This fine steamship, built at Boston for the Pasha of Egypt, has been lying idle at her wharf, for several months, in consequence of 'difficulties connected with the working of her engines. We are informed that a contract has just been closed between the agent of the Pasha and the Corliss Steam Engine Company, of Providence, by which the latter are to remodel her engines by the introduction of Mr. Corliss' improvements. The work will probably be completed in two or three months, and by the 1st of July it may be presumed that this splendid ship (which our readers will probably recollect is constructed with a double hull of iron and wood) will be in a condition to reflect the full credit due to her designers and constructors. She is the largest iron vessel ever built in this country, and is the first, we think, in which an inner casing of wood has been provided in this manner to contribute to the strength and efficiency of the structure.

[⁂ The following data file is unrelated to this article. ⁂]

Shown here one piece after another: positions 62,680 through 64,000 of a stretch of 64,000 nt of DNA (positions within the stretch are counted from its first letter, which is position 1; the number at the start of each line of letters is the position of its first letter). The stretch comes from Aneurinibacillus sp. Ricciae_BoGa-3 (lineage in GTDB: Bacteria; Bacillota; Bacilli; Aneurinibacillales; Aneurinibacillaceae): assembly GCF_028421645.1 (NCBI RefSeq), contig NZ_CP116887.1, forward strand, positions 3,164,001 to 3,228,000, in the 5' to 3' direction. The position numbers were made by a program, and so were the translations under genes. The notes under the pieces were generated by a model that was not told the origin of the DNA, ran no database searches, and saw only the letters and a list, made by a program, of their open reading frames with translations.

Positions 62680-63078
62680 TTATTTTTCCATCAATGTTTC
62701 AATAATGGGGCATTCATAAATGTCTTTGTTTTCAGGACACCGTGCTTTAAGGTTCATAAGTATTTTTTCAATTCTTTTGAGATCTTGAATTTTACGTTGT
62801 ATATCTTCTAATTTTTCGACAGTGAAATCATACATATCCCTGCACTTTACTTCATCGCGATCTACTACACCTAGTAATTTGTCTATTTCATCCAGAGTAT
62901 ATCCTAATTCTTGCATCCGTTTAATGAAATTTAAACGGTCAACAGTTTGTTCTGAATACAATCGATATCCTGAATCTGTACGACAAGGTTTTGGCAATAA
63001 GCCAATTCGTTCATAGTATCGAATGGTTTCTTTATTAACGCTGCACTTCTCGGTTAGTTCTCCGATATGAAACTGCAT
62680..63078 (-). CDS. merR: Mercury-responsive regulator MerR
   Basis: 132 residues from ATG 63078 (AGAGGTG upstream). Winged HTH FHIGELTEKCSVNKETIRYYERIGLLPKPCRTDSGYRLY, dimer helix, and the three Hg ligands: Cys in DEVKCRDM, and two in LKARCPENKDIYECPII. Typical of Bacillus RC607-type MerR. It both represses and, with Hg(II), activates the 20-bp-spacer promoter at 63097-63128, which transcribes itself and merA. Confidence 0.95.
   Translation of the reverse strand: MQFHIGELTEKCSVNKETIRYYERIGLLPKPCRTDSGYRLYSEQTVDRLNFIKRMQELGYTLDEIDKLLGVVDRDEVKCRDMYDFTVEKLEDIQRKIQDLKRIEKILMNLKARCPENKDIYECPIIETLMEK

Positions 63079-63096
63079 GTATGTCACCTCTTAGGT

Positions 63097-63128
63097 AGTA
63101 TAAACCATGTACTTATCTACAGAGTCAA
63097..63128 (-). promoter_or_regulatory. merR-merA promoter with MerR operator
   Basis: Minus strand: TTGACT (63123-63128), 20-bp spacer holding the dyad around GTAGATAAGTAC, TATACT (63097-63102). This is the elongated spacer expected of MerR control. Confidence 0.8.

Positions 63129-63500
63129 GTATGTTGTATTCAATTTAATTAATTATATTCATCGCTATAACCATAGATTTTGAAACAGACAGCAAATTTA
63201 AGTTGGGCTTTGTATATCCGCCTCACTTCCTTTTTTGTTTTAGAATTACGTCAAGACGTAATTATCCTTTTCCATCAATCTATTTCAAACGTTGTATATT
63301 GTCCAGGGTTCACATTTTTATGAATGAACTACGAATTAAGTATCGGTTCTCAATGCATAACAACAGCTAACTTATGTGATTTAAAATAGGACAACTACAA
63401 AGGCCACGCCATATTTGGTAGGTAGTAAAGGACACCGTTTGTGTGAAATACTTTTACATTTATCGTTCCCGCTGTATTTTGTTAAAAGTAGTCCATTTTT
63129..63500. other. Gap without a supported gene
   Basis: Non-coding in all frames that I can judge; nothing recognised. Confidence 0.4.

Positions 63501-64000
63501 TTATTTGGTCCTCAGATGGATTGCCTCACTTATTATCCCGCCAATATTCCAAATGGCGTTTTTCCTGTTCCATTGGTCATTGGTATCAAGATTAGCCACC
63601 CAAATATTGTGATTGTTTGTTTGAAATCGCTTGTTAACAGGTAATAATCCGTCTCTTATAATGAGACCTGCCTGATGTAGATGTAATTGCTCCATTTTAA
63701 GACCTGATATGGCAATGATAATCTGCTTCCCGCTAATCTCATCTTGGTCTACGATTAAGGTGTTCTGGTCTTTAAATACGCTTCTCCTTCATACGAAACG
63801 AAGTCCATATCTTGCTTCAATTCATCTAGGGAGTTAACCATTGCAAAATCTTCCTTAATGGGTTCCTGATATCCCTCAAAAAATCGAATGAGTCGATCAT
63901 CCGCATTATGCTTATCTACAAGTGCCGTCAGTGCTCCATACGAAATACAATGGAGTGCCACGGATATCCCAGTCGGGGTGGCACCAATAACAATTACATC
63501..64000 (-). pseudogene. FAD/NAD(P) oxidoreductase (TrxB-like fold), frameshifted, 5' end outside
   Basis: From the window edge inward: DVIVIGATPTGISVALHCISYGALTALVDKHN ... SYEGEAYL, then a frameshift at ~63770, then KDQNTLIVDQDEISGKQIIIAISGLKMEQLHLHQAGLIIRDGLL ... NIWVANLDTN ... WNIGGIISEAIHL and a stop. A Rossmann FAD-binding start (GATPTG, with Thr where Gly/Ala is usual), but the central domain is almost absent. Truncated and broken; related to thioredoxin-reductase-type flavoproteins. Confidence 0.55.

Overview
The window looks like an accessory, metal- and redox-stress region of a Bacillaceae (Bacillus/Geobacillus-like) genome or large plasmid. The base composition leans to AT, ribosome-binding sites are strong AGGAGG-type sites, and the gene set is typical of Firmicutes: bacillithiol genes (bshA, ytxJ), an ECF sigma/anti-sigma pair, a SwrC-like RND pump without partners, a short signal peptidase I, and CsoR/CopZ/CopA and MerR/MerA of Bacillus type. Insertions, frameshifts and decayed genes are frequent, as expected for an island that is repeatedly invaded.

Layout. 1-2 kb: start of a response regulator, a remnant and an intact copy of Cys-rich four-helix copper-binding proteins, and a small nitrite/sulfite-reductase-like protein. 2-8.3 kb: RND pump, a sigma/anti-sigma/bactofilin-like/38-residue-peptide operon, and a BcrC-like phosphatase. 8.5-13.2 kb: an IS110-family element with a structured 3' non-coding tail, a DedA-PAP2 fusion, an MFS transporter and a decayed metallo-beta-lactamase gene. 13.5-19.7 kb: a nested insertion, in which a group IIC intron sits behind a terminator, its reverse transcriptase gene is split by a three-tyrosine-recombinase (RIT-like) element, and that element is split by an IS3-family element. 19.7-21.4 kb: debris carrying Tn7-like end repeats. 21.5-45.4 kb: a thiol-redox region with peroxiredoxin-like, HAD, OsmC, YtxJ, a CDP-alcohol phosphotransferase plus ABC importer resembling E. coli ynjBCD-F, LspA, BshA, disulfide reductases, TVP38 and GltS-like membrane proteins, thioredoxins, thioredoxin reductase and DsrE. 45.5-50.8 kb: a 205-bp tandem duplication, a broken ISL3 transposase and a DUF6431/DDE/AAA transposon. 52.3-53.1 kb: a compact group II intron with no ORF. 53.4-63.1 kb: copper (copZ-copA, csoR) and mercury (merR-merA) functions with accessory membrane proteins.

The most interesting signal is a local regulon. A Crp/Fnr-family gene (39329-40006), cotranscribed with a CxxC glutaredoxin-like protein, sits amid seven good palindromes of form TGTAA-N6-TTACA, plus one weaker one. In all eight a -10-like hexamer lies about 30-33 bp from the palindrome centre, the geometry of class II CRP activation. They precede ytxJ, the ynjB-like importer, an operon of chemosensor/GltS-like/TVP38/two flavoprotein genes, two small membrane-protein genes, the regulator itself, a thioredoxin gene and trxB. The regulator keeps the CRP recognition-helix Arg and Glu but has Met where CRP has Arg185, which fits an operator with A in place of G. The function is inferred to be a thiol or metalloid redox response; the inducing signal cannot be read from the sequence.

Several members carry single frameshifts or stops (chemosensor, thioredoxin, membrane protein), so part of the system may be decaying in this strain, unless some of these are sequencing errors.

This article was originally published with the title "The Egyptian Steamship Voyageur de la Mer" in Scientific American 13, 34, 267 (May 1858)